The Grand Prix of Long Beach has been an annual tradition of the coastal California city since 1975, when a Formula 5000 race was run on a temporary street circuit. Starting in the United States's bicentennial year of 1976, the Long Beach venue held Formula One world championship events, and the race was named the United States Grand Prix West in contrast to the New York event held at Watkins Glen. Between 1975 and 1983, the race was a Formula One event; in 1984, however,it changed to CART, and later, IndyCar.
Now, Long Beach City Council is investigating a return to hosting Formula One over IndyCar, even though the contract to host IndyCar is locked in through 2018. According to Long Beach news outlet Gazettes, a $150,000 payment has been approved to KPMG Corporate Finance, LLC, a consulting firm that will advise the city in regards to its wish to bring Formula One back.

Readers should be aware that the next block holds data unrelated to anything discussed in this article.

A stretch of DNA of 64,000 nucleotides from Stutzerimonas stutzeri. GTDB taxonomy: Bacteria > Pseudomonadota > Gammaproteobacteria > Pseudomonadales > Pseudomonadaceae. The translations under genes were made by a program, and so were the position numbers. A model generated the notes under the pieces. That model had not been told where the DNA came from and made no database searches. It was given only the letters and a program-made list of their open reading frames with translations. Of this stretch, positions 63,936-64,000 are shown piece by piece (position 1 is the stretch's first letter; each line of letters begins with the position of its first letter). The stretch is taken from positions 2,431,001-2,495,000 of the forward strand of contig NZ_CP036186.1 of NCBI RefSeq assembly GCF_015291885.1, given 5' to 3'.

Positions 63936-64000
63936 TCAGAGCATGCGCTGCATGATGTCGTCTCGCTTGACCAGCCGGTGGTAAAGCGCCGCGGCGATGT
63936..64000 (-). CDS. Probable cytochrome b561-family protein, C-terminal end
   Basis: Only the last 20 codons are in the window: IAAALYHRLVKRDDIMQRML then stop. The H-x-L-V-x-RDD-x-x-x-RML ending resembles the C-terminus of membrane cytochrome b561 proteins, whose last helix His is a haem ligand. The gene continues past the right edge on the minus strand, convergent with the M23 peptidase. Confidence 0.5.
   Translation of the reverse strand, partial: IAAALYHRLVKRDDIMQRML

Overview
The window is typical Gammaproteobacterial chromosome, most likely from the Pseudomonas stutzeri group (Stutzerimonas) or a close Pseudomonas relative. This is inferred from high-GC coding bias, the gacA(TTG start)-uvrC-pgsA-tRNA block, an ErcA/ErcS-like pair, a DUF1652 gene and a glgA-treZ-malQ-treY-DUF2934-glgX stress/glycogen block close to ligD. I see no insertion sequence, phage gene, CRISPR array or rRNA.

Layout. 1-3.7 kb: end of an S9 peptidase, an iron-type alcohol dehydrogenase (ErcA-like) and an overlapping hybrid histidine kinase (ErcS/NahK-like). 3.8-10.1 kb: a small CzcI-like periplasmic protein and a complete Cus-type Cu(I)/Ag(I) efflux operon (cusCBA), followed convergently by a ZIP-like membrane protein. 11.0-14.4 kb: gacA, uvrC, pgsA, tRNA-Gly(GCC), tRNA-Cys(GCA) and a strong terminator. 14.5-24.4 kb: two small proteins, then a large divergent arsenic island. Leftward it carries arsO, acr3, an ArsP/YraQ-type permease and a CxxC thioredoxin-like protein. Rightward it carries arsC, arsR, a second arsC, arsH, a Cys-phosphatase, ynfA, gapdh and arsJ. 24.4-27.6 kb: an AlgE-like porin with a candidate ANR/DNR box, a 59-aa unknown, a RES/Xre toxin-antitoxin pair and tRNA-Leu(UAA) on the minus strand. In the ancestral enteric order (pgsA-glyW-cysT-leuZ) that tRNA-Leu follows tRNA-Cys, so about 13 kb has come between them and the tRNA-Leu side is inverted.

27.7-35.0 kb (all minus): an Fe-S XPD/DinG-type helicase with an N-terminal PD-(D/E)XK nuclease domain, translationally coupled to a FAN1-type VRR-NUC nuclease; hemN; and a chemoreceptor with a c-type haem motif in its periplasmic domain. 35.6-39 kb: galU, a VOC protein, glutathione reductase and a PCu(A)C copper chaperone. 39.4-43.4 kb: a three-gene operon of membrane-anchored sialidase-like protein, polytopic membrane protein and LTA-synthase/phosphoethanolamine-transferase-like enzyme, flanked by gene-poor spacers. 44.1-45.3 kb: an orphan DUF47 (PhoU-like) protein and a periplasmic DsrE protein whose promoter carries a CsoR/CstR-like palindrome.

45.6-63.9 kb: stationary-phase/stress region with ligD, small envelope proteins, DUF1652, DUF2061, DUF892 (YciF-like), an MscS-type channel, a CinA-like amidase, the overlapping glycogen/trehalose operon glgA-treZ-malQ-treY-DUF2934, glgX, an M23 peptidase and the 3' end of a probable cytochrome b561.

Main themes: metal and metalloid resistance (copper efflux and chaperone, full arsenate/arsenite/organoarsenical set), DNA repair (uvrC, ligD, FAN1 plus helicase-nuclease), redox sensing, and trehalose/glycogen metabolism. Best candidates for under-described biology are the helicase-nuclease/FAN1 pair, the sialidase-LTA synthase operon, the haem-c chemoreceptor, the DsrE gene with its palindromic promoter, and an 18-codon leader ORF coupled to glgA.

No information has surfaced regarding the circuit layout that could be used for the potential Formula One race. Since 1975, six variations on the street circuit have been tried, with two variations currently in use by IndyCar and Formula E. It seems most probable that the circuit plan to be used for Formula One is the IndyCar circuit, due to its combination of long straights and sharp corners. The Formula E circuit is simplified due to the lack of range of electric cars, so pit stop timing can be planned more accurately.
Whether or not the Long Beach street circuit can make for a good Formula One event is up for debate. Much of the circuit is marginally wider than the classic Monaco circuit, so it will do little to ease the concerns about a lack of overtaking. Speaking of overtaking, there is only one viable DRS zone: the back straight. The pit straight's long right hander would likely make its use unsafe, so the circuit may be limited to a single DRS zone. Whether the street circuit can achieve FIA grade 1 quality is another story—but if the city of Long Beach is serious about bringing F1 back, some modification here and there will be no issue.